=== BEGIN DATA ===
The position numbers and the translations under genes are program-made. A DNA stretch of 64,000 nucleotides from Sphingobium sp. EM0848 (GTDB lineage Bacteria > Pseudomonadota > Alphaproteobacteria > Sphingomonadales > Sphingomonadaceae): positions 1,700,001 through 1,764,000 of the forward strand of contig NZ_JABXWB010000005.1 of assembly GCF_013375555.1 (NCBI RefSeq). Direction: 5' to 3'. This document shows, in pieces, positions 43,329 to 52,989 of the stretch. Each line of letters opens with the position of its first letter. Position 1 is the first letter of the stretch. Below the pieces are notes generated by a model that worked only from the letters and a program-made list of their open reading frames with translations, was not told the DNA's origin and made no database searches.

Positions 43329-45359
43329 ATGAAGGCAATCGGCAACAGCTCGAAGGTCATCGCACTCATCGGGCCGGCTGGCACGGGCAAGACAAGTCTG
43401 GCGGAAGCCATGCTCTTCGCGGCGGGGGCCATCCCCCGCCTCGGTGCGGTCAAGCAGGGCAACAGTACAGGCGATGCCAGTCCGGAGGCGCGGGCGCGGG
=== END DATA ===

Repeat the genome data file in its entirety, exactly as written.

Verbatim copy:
The position numbers and the translations under genes are program-made. A DNA stretch of 64,000 nucleotides from Sphingobium sp. EM0848 (GTDB lineage Bacteria > Pseudomonadota > Alphaproteobacteria > Sphingomonadales > Sphingomonadaceae): positions 1,700,001 through 1,764,000 of the forward strand of contig NZ_JABXWB010000005.1 of assembly GCF_013375555.1 (NCBI RefSeq). Direction: 5' to 3'. This document shows, in pieces, positions 43,329 to 52,989 of the stretch. Each line of letters opens with the position of its first letter. Position 1 is the first letter of the stretch. Below the pieces are notes generated by a model that worked only from the letters and a program-made list of their open reading frames with translations, was not told the DNA's origin and made no database searches.

Positions 43329-45359
43329 ATGAAGGCAATCGGCAACAGCTCGAAGGTCATCGCACTCATCGGGCCGGCTGGCACGGGCAAGACAAGTCTG
43401 GCGGAAGCCATGCTCTTCGCGGCGGGGGCCATCCCCCGCCTCGGTGCGGTCAAGCAGGGCAACAGTACAGGCGATGCCAGTCCGGAGGCGCGGGCGCGGG